The award will celebrate the exceptional influence music teachers have on our children, not only in establishing the foundations of careers in music but by providing a positive and long-lasting impact on their lives.

Recorded Music CEO Damian Vaughan said many artists who make it to the Vodafone New Zealand Music Awards stage credit a music teacher or mentor as instrumental in their development.

“Creative kids are brighter kids and international research proves that children involved in music have improved cognitive development, attend school more often and have increased self-esteem and confidence,” says Vaughan.

“We need to celebrate the people who make this possible. Learning to play music is such an important part of childhood and should be nurtured into something beautiful.”

Schools and communities across the country can nominate any music teacher or music mentor during NZ Music Month this May on the Official NZ Music Awards website.

Full Article

2018 Official Music Month Summit - Confronting Issues in the Music Industry


The Official Music Month Summit returns for 2018, and this year it is tackling some of the issues the Music Industry has been facing up to over the last year.

Held at the Herald Theatre in the Aotea Centre in Auckland, the Summit features a stellar line up of music industry professionals and speakers, who will challenge and create thought provoking  conversation around some of the industry issues that have been highlighted in the past twelve months. 

The day comprises of four sessions, with four speakers for each topic and an open Q&A after each session.

For more information and full bio details on the Summit http://www.mmf.co.nz/2018-summit

This year there is a $10 (plus booking fees) charge to attend the Summit with 100% of the ticket income donated to the NZ Music Foundation - a charity dedicated to changing lives through music.

Tickets are from Ticketmaster


Full Article

Recorded music revenues grow to just shy of $100 million in 2017


For the third year in a row the New Zealand music industry has experienced double digit percentage growth with wholesale revenue growing by 14.6 per cent in 2017 to $98.8m, driven largely by New Zealand’s ever-increasing adoption and use of music streaming services.

Recorded Music NZ CEO Damian Vaughan says: “We’re thrilled to report New Zealand’s recorded music industry continued its upwards trajectory in 2017. As the local music industry has innovated, adapted and evolved in recent years we are without question a predominantly digital industry here in Aotearoa.”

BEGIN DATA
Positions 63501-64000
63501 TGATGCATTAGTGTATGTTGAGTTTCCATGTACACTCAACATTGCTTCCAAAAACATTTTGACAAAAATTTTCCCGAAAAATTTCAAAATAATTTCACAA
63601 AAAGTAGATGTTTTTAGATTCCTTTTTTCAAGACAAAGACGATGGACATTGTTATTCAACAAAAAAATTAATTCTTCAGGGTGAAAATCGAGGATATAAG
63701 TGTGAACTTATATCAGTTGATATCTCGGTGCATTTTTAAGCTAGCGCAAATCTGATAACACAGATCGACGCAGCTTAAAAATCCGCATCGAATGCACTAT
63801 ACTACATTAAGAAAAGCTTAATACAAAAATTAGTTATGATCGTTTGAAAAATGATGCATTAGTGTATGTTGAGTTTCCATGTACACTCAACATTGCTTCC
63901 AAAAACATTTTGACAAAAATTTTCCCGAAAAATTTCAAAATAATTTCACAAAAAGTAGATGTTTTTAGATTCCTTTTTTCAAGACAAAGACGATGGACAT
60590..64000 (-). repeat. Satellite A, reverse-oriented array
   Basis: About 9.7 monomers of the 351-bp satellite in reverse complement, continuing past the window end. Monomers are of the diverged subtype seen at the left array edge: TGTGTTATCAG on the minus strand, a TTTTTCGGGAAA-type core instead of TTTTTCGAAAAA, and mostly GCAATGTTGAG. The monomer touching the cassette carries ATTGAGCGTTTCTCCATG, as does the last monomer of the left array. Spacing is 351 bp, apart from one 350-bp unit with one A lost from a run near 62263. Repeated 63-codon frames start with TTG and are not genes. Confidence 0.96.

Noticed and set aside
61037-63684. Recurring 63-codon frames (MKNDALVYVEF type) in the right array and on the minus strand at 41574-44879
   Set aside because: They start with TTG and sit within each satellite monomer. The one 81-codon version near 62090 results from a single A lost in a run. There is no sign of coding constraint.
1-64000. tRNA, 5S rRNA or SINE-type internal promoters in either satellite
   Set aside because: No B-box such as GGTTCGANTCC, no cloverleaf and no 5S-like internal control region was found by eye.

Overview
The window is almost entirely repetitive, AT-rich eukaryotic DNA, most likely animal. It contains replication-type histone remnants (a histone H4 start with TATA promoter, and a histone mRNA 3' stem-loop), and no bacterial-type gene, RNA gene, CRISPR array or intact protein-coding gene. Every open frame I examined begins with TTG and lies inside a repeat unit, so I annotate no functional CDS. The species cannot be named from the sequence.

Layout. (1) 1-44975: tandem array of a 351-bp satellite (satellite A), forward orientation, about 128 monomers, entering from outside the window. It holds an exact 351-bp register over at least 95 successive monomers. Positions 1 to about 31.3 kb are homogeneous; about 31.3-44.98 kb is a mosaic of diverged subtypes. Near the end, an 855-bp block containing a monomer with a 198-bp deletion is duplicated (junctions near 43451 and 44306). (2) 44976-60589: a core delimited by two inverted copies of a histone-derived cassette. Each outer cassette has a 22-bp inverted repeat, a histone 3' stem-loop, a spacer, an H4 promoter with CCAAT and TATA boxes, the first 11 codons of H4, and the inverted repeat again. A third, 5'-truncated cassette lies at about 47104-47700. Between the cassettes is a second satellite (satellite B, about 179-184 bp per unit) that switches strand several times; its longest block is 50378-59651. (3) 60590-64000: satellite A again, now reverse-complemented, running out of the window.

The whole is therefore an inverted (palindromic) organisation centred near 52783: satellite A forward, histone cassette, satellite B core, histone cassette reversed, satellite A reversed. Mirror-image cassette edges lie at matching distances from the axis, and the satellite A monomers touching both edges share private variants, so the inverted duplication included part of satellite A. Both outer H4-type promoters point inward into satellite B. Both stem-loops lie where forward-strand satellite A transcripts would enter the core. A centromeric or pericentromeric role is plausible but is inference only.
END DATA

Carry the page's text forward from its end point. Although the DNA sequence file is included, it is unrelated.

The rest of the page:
Wholesale revenue from streaming in 2017 was $61.3m, a huge 42 per cent increase on the 2016 figures. In fact, last year’s streaming revenue is almost as large as the industry’s total wholesale revenue three years ago ($66.2m in 2014).

This strong growth highlights the unprecedented growth and uptake of services such as Spotify and Apple Music in New Zealand.

Full Article

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- New Releases -


The Recently Deceived - Misty and Halo
Itty Bitty Beats - Ten Little Kiwi Birds
Jamie McDell - Extraordinary Girl
Bernie Griffen and The Thin Men - My Brain Exploded
PT - Goliath
Emily Fairlight - Mother of Gloom
Louis Baker - Black Crow
Chris William - Out of Sight
The Slacks - Yeah Nah
Ha The Unclear - Invisible Lines
Aaron Carpenter and The Revelators - Gun Smoke Girl
Alizarin Lizard - Back To Front
Janine - Too Late
Holly Arrowsmith - Farewell
Estere - My Design, On Others' Lives
Dead Little Penny - Honeycomb
*JOY* - Survival
Dick Tracy - Dick Tracy
Jubilee - Fire
Hybrid Rose - Just Press Play
Komaine - Mirage
Katchafire - Legacy
Alae - Stone Cold
Farandicus - Blue Funk and What To Give
Kimbra - Primal Heart
Rei - Rangatira
October - Ultra Red
Jon Lemmon - Something True
Openside - No Going Back
Sola Rosa - Leave A Light On
Sal Valentine - Cherry Blossom
Arma Del Amor - The Usurper
The Disappointments - The Disappointments
Sandy Mill - Giftbox
Mermaidens - Fade
Lawrence Arabia - One Unique Creature
Estere - Nomads
Helen Corry - La Femme
Ladi6 - Outta Time
Andrew Fagan - It Was Always Going To Be Like This
PT - Moving On
Julia Deans - The Panic
Tom Cunliffe - Template for Love
Looking For Alaska - Calling Out
Shayna - Miles Away
NRG Rising - Take Us High
Wax Chattels - Career
Tommy Nee - Body
Jaggers x Lines - Problem Drinking
Unknown Mortal Orchestra - Sex & Food
Tom Cunliffe - Burning Blood
Boycrush - Demi pointes
Tiki Taane and Flowidus - Horizons
Carb on Carb - Nicole's Express
Gin Wigmore - Ivory
Jed Parsons - Everybody's Stupid
Skinny Hobos - Jacked Like the Ripper
Nicole Andrews - A Stranger
False Heights - No...? Who?
Tempist Fujit - Daynes Song

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- NZ Music Month - Local Gigs & Tours -

(in no particular order)

19 May @ Hunter Lounge, Wellington - SOLD OUT
20 May @ Hunter Lounge, Wellington
21 May @ Foundry, Christchurch
22 May @ Town Hall, Dunedin
23 May @ Foundry, Christchurch
25 May @ Town Hall, Auckland - SOLD OUT
26 May @ Town Hall, Auckland
 
 
5 May @ Southern Cross Garden Bar, Wellington
11 May @ Leroy's Bar, Wellington
11 May @ Kiwi Hall, Featherston
12 May @ Dome Theatre, Gisborne
 
 
4 May @ Tuning Fork, Auckland